By Ed Miseta, Chief Editor, Clinical Leader
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"Change is the only constant in life.” That quote is attributed to Greek philosopher Heraclitus, but its theme still resonates today in many areas, including pharma. When it comes to clinical outsourcing, it certainly seems like the only thing that doesn’t change is change.
Last year when I prepared this annual CRO Supplement, our cover story featured Corsee Sanders of Roche. While most of the article centered on combining analytics with clinical operations, Sanders did note another major change underway at the company: Roche would focus on managing late-stage studies within the company, with few exceptions. Only site monitoring would be outsourced.
Certainly some promises related to strategic outsourcing have thus far failed to come to fruition. One article in this issue from The Avoca Group focuses on sponsor survey results and notes several areas of dissatisfaction. But if you thought the era of outsourcing to strategic partners might be coming to an end, think again. In this issue you will read about the efforts of two companies, Takeda and EMD Serono, that each opted to form a strategic agreement with one CRO. All clinical trials will now be conducted by that single CRO partner.
Some in the industry think strategic partnering is still a dream of only large pharma companies. But as you’ll learn in this issue, 62 percent of sponsors now consider themselves to be in a strategic partnership, an increase of 27 percent over 2011. Yet many small to midsized companies will still tell you they are not large enough to even consider having that type of relationship with one CRO. They continue to try to make some form of the functional service provider model work for them. In fact, despite the rise in strategic partnerships, 79 percent of sponsors still tout working with four or more CRO partners.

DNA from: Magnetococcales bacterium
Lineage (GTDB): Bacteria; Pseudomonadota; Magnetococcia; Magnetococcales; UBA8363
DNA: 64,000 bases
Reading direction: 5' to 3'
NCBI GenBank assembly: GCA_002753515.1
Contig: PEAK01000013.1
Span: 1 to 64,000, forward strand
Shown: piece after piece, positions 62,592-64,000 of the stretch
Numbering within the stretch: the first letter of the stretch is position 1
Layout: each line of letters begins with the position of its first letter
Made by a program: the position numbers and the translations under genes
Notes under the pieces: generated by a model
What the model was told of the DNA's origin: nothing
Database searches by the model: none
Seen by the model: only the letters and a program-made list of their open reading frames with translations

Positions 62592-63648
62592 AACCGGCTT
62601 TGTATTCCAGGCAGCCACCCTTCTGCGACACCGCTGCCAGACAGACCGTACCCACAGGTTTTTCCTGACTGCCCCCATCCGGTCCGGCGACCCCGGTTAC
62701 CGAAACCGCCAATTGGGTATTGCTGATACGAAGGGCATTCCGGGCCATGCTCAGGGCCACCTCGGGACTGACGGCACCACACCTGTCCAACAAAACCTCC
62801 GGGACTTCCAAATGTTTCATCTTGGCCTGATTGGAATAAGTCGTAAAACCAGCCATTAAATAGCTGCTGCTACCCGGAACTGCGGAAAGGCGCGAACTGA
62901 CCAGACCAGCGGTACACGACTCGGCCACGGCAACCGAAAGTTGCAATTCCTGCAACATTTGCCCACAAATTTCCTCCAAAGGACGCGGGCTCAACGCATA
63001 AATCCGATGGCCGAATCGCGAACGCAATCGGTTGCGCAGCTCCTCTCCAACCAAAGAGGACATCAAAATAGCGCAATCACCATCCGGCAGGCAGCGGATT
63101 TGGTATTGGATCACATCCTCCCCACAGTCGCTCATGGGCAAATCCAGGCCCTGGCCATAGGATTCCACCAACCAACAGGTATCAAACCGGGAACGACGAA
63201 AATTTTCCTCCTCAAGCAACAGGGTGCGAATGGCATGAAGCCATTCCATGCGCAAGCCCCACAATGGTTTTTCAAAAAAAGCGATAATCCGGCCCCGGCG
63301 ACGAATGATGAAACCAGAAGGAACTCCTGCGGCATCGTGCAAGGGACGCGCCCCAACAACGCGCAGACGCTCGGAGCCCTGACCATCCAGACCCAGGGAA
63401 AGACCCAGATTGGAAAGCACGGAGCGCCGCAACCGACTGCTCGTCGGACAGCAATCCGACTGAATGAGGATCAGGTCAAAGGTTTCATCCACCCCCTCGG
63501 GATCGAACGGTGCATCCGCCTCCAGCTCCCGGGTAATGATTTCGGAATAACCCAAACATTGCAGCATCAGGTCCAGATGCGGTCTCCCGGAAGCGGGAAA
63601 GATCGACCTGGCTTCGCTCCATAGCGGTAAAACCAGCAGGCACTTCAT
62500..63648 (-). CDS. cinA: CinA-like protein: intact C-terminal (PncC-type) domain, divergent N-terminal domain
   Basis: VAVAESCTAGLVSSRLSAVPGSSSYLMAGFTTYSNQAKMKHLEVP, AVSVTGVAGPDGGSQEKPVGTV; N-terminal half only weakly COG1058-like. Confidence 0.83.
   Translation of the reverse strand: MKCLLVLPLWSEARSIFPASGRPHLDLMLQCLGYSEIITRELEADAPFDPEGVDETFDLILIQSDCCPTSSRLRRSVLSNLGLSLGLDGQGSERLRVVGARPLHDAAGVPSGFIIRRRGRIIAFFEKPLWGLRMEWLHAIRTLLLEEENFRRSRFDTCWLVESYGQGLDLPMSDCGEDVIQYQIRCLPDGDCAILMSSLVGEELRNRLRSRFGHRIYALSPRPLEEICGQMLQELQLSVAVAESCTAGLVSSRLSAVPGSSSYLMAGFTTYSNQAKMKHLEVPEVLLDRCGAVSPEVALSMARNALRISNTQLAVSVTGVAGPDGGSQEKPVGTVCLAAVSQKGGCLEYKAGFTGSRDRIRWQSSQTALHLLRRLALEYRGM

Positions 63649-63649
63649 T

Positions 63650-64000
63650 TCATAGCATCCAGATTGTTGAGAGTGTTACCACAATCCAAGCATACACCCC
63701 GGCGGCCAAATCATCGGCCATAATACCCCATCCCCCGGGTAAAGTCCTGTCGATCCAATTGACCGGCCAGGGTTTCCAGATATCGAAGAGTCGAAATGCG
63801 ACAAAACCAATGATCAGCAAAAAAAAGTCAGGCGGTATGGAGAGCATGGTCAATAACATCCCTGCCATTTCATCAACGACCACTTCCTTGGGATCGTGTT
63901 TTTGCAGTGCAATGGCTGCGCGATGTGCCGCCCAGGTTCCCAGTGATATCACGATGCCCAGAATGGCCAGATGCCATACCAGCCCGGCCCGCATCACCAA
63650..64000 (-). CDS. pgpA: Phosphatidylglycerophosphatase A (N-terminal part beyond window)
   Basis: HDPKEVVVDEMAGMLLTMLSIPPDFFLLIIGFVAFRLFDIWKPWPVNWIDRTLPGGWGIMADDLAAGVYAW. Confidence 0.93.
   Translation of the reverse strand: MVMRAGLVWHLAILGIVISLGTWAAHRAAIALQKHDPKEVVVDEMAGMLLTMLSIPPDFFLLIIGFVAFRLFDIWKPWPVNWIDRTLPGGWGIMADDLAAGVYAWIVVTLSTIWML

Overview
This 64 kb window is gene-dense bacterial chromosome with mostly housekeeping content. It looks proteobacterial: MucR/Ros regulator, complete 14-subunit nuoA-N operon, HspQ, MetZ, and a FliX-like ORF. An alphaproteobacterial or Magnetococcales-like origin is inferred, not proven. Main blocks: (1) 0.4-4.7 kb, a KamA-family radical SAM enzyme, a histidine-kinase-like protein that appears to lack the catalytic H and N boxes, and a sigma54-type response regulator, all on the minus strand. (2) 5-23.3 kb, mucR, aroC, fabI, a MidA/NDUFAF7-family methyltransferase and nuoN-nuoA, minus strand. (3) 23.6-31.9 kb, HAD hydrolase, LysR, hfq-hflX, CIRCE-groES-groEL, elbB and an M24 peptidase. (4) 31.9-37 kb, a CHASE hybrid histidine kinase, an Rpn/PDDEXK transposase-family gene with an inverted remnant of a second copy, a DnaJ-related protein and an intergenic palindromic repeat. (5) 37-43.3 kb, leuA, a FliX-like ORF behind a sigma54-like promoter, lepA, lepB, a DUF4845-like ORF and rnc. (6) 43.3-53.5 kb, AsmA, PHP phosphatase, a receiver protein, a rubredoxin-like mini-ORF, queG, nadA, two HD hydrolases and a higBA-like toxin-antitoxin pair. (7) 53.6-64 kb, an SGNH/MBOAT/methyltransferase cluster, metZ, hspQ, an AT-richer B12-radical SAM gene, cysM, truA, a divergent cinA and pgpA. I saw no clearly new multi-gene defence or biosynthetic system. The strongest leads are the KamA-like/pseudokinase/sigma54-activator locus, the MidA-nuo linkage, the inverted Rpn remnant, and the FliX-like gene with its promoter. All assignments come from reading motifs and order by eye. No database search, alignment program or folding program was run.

No model of outsourcing is perfect, and every variation of it will come with strengths and weaknesses that sponsors will be forced to navigate. The pros, including more timely, efficient, and cost-effective trials, are enticing. But the cons, including lack of cost savings, staff changes, and providing proper oversight, will continue to keep operations personnel awake at night. Among sponsors, there has been a double-digit decline in satisfaction with access to high-quality personnel. Furthermore, the number of sponsors noting their goals for cost savings are being met dropped from 48 percent in 2011 to 45 percent in 2016.
Is there a solution? One new alliance comprised of service providers thinks there is. The consortium, composed of five service providers including inSeption Group, FMD K&L, and Pyxa Solutions, believes the solution starts with leveraging the strengths of each member organization across all functional areas of R&D. The promise is knowledgeable personnel, a seamless integration with one point of contact, and greater transparency over trials. Will this new model work? That remains to be seen.
One thing is clear — challenges to outsourcing remain, and sponsors will continue to work at becoming fully operationalized with their partners. Change will remain an integral component of every outsourcing relationship, and we hope to see the day when all of the promises of strategic partnering come to fruition. In the meantime, Heraclitus would be proud to know his words continue to bear on the clinical world.